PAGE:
Late last summer Real Russia had the pleasure of working with travel writer Jessica, Collector of Countries (over 50 so far!), of the website How Dare She, as she embarked on the greatest rail journey in the world, the Trans-Siberian railway; well, technically a bit each of the Trans-Mongolian and the Trans-Siberian!
While taking in a hundred new experiences, she found the time to write a few new guides for Real Russia; guides that should hopefully help you, “make the most of the Trans-Siberian railway”, and most importantly, give confidence to solo female travellers that the Trans-Siberian is eminently doable while flying solo.
In addition to this, Jessica has written four blogs exclusively for Real Russia, taking in topics such as what it is like to mingle with the locals, and what it is like on-board the Trans-Siberians famous trains! These will be posted over the coming weeks, so keep your eyes peeled to our social media channels.
For now, we thought we would ask Jessica a few questions, to get a better idea of why she travels, and what inspires her.
1. What is it about travel that inspires you?
I love learning and creating the opportunity for every day to be different.
2. What is it about rail travel that intrigues you?
In the United States, we don’t travel much by train; so it has always seemed like a fancy mode of transportation from the past, but I know it’s very modern and common today.
3. What do you aim to achieve from your travel blog and Instagram, and what inspired you to start them?
I share my travels because I want people along with me, and I want them to see that the world isn’t so scary. That people are as kind as you let them be. And this is best told through stories.
A view of Nevsky Prospect and famous Zinger House in St.Petersburg, Russia. Photo by Jessica.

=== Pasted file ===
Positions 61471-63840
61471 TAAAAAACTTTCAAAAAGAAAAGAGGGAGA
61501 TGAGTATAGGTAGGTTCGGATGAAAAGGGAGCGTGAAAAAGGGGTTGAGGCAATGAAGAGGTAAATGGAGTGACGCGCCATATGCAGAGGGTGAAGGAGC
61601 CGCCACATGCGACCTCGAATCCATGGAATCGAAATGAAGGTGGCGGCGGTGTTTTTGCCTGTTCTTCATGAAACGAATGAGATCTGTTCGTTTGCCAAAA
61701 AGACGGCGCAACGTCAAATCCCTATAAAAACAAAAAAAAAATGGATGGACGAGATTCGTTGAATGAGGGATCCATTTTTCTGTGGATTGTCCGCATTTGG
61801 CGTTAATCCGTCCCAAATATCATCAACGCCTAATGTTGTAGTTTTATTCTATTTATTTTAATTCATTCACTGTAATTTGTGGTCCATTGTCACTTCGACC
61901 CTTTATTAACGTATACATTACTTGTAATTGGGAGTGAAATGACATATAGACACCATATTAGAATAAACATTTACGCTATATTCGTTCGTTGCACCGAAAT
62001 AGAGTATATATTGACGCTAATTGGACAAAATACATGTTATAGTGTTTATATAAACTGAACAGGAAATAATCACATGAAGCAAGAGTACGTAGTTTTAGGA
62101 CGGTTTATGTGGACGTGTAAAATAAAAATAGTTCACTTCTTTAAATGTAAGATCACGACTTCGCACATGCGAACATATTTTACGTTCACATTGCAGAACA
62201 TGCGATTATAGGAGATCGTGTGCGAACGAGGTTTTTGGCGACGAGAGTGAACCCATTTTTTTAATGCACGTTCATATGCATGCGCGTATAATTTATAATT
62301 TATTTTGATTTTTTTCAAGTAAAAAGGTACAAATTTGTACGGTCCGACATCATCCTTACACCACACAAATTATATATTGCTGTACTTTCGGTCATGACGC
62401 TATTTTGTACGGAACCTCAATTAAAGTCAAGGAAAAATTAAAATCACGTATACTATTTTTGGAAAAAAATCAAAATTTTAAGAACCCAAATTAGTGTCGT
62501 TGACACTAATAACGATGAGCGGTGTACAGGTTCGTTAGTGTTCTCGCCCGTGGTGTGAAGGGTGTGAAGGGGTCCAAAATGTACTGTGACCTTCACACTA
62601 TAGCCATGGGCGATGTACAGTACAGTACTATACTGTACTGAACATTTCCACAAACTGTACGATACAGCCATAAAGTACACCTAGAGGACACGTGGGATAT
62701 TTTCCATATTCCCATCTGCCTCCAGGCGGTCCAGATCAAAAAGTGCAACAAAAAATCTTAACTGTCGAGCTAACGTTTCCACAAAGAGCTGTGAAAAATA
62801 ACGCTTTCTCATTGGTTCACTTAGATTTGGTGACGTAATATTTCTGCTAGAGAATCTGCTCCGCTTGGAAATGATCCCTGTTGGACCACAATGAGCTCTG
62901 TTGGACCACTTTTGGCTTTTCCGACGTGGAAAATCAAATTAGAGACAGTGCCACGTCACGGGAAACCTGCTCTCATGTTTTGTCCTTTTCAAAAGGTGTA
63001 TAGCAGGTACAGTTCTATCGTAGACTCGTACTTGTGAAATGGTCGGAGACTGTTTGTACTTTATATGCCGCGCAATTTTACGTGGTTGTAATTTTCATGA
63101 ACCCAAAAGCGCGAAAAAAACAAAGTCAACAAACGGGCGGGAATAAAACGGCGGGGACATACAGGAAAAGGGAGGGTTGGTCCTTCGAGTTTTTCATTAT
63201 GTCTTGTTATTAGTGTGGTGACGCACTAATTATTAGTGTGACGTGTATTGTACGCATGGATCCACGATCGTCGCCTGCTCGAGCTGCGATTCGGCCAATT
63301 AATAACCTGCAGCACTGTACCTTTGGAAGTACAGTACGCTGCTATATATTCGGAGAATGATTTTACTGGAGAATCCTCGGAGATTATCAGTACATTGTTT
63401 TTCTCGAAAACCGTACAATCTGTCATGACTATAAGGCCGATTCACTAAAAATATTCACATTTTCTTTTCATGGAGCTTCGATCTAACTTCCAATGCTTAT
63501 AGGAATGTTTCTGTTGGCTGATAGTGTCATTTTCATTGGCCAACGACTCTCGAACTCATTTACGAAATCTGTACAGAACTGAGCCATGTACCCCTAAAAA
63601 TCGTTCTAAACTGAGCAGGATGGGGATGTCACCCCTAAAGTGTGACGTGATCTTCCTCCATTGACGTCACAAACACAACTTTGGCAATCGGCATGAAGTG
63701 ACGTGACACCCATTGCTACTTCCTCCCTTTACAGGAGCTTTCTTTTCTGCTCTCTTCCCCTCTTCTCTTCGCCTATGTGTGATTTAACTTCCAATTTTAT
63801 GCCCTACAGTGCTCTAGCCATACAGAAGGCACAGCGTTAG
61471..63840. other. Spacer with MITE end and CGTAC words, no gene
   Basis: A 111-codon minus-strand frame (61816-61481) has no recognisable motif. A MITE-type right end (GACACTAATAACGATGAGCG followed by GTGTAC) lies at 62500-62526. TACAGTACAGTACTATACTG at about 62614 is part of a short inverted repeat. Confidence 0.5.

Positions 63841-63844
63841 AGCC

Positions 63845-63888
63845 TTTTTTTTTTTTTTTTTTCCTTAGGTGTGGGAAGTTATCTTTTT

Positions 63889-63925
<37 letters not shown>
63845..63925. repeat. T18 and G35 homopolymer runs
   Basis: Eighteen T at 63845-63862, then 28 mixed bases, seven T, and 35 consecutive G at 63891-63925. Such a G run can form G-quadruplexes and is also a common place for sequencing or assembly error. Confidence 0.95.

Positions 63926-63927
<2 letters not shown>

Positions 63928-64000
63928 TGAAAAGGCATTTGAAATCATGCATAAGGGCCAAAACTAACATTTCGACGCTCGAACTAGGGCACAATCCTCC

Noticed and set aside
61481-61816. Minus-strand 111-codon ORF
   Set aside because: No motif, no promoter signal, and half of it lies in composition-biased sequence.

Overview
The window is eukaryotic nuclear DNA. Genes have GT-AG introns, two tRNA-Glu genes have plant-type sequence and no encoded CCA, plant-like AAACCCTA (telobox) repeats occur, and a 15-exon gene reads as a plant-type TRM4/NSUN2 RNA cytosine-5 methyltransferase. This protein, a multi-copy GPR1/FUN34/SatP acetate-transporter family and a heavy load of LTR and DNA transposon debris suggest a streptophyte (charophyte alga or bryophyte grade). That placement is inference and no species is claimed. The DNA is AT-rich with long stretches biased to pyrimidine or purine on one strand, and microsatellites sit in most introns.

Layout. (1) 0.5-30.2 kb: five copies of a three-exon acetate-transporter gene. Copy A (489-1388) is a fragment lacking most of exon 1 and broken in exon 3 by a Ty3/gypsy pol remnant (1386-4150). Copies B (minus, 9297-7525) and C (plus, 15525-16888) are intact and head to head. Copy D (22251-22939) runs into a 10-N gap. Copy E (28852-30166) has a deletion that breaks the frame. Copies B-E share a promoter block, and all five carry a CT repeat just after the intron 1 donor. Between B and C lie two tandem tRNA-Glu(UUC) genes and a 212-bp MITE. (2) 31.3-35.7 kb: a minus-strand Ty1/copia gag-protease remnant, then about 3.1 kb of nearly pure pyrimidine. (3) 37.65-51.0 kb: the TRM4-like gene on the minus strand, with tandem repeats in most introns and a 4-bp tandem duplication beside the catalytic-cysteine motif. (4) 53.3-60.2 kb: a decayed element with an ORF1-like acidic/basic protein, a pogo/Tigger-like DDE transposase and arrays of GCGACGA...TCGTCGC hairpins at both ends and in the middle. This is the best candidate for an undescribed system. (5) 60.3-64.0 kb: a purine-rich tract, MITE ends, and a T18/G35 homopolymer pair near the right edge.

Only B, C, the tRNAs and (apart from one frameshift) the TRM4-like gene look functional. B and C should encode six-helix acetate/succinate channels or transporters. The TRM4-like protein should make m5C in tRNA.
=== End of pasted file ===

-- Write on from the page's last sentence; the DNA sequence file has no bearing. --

4. What advice would you give to people who would like to become travel writers themselves?
I have a degree in journalism, so I felt confident as a writer, I just needed to add in the travel. But the advice I give to anyone who wants to write – whatever the topic – is to read more. Read veraciously and you will find the styles you like and don’t like, and it will help you find your voice.
5. What was your favourite travel experience, and what makes it different from the rest?
I ended up going to a Kazakh wedding because I was eating mashed potatoes with my toothbrush. I was on a train in Kazakhstan and had made a cup of mashed potatoes (like a cup of noodles, where you just add hot water), when I realized I didn’t have a spoon. The closest I had was my toothbrush, so I used the handle to stir and started eating. One of my cabin mates was laughing watching me do this and offered a spoon. That started a conversation that lasted the rest of the train ride, and weekend, ending in me going with him and his friends to their high school friend’s wedding because they thought it would be a neat thing for me to experience. It was!
6. What are some of your most memorable experiences travelling on the Trans-Siberian railway?
The first morning on an overnight train, I was up before the sun. I walked from car to car as the sun rose and delighted in the beautiful sunrise that I had all to myself. A few legs later, I was in third class and ended up playing a Russian card game with my new friends for hours. On another leg, I had the cabin to myself and enjoyed the ride to myself, staring out the window and reading.
7. What was the first experience you had that made you realise your passion for travelling?
The first that I remember is that when I was little, my dad travelled a lot for work. He would come back from cities I’d never heard of, usually with a small toy for me. I didn’t care about the work stuff, but I always thought it was so cool that he went so many places (plus the gifts didn’t hurt).
8. Based on your experiences, what do you get from rail travel that you can’t experience with other mode of transportation?
I think that rail travel is the most social form of transportation. Because you have space to get up and around, and a dining car with beer, there’s no reason not to chat with the people traveling with you.